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Small Businesses in Maine Face Website Accessibility Lawsuits

Nov 28, 2023

 

According to a report from WGME in Portland, small businesses in Maine are facing a rising tide of web accessibility lawsuits filed in the state of New York. 

The defendants include Lisa-Marie's Made in Maine, a Portland-based business that sells locally crafted products. Lisa-Maire Stewart, who owns the business, says that she settled her lawsuit, which was filed under the Americans with Disabilities Act (ADA) by a plaintiff with a vision disability.

"We were getting letters from all kinds of attorneys in New York saying, 'We want to take your case, we can help you with this lawsuit.' And we're like, 'What lawsuit?'” Stewart told WGME. “We totally thought it was a scam.” 

Other Portland businesses have faced similar federal lawsuits filed by the same plaintiff and law firm. Many of the businesses have decided to settle, owing to the substantial costs of defending litigation in New York. 

 

New York leads the U.S. in web accessibility lawsuits

 

Web accessibility lawsuits can be filed in any state, though state law affects whether those lawsuits are directly profitable for plaintiffs. 

While the ADA does not allow plaintiffs to sue for damages, state and municipal laws may allow people to recover damages when plaintiffs can prove that discrimination occurred. In New York, plaintiffs often add additional claims to their cases, which can compel defendants to settle the lawsuits quickly.

According to Accessibility.com’s annual recap of U.S. web accessibility lawsuits, about 70% of the cases filed in 2022 came from New York. California was second, with about 27% of the annual total.

Related: Why New York Leads the U.S. in Digital Accessibility Lawsuits

 

The ADA requires businesses to make digital resources accessible

 

Title III of the ADA applies to all “places of public accommodation,” which includes businesses open to the public. The Department of Justice (DOJ) has concluded that websites qualify as places of public accommodation.

And contrary to popular misconception, small businesses are frequent targets for ADA lawsuits. In June 2022, a wave of accessibility lawsuits were filed against Northern California wineries; in early 2023, independent California breweries faced similar litigation.

For business owners, it’s important to understand how ADA compliance applies to digital content:

  • All content must be reasonably accessible for users with disabilities. That includes websites, mobile apps, and web-delivered documents (such as PDFs).
  • Providing an accessible alternative may not ensure compliance. For example, providing a phone number for users with vision disabilities doesn’t provide an equivalent experience to an online order form. 
  • Many accessibility issues can be fixed without an enormous investment. Read: Web Accessibility on a Budget: How to Get Started for Free or Little Cost.

 

While some businesses choose to defend against ADA lawsuits, that can get expensive. Stewart says that she agreed to settle her case for $9,000, which was far less expensive than fighting the case.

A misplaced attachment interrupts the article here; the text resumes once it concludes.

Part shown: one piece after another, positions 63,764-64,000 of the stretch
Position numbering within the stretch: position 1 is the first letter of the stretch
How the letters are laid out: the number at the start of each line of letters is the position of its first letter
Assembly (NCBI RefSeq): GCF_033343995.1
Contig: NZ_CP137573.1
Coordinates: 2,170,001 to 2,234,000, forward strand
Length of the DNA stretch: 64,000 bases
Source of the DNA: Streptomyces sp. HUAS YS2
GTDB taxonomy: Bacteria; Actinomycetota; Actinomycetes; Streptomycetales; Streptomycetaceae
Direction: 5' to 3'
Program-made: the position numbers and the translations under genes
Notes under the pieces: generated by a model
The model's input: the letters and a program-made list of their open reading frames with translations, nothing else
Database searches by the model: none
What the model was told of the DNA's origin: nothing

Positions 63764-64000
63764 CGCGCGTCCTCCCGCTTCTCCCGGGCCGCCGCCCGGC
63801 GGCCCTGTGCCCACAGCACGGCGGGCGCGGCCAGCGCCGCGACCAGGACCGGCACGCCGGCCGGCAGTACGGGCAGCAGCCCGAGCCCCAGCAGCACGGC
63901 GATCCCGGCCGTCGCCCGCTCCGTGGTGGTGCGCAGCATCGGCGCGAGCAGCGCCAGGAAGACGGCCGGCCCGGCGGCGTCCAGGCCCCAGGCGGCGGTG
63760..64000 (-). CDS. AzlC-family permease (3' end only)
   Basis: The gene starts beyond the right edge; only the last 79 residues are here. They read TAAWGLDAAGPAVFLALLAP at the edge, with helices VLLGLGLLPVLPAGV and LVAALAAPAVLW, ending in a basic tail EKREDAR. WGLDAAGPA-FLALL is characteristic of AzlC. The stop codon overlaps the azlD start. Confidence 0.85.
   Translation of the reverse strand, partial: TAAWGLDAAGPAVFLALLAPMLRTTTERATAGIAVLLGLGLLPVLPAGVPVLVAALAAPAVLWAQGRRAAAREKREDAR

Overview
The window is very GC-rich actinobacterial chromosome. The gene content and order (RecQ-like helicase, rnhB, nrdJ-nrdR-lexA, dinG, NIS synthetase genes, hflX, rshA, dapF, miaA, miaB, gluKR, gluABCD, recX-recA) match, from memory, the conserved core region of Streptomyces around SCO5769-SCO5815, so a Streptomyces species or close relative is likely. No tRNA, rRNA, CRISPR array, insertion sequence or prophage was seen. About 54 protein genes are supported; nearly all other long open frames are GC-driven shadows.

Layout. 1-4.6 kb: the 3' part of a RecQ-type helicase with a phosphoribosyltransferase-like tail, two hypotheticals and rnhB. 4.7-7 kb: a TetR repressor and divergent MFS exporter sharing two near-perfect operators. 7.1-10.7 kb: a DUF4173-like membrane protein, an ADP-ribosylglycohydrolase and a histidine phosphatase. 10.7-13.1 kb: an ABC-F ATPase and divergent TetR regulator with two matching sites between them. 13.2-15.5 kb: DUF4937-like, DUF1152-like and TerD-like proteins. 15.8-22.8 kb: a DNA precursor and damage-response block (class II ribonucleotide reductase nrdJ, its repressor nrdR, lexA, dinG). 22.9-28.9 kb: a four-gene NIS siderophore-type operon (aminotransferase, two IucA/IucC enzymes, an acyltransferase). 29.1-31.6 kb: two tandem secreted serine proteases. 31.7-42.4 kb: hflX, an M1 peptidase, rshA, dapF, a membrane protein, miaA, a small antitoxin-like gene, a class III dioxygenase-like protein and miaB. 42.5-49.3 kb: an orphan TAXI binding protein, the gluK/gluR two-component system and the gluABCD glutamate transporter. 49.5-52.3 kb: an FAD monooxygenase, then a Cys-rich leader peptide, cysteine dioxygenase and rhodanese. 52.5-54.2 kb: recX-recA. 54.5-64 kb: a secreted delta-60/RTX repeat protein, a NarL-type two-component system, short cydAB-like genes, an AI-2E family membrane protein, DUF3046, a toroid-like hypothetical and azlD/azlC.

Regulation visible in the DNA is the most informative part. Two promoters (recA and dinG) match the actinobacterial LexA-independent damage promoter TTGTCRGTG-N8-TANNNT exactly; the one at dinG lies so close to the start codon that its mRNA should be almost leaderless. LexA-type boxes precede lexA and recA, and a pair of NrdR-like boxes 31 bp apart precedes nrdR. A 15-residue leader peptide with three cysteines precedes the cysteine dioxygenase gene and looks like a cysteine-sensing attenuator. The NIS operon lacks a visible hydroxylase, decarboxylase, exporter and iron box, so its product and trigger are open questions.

Accessibility compliance isn’t always easy, but it’s achievable

 

As WGME notes, the ADA does not include technical standards for digital accessibility. However, the Justice Department recommends testing content against the Web Content Accessibility Guidelines (WCAG), the international standards for web accessibility — and the U.S. government’s own Revised Section 508 standards incorporate WCAG by reference. 

Businesses should test content against WCAG by using a combination of manual and automated tests. Solutions like the AudioEye Digital Accessibility Platform can make the work easier by automatically remediating certain issues. The platform also provides guidance for fixing accessibility barriers that require human judgment.

Other tips for pursuing a digital compliance strategy: 

 

  • Use automated tools to test for the most common issues. Missing alternative text (also called alt text), low-contrast text, and hyperlink issues are frequently cited in ADA web accessibility lawsuits — and those issues can be easily resolved with a bit of effort. Read: The 5 Most Common Website Accessibility Issues (And How To Fix Them).
  • Publish an accessibility statement. An accessibility statement declares your goals, identifies known barriers, and provides users with a way to report issues. Read: Why Websites Need an Accessibility Statement.
  • Don’t ignore the business benefits of accessibility. Following WCAG can improve compliance, but it also allows you to reach a wider audience. Accessible websites also tend to perform better in search results and make a better impression with users. Read: The Business Case for an Accessible Website.

 

If you’re building a plan for ADA compliance, we’re here to help. The Bureau of Internet Accessibility provides resources for small businesses, including our free graded web accessibility report.

To learn more, visit our Compliance Roadmap or send us a message to connect with an expert.

Use our free Website Accessibility Checker to scan your site for ADA and WCAG compliance.

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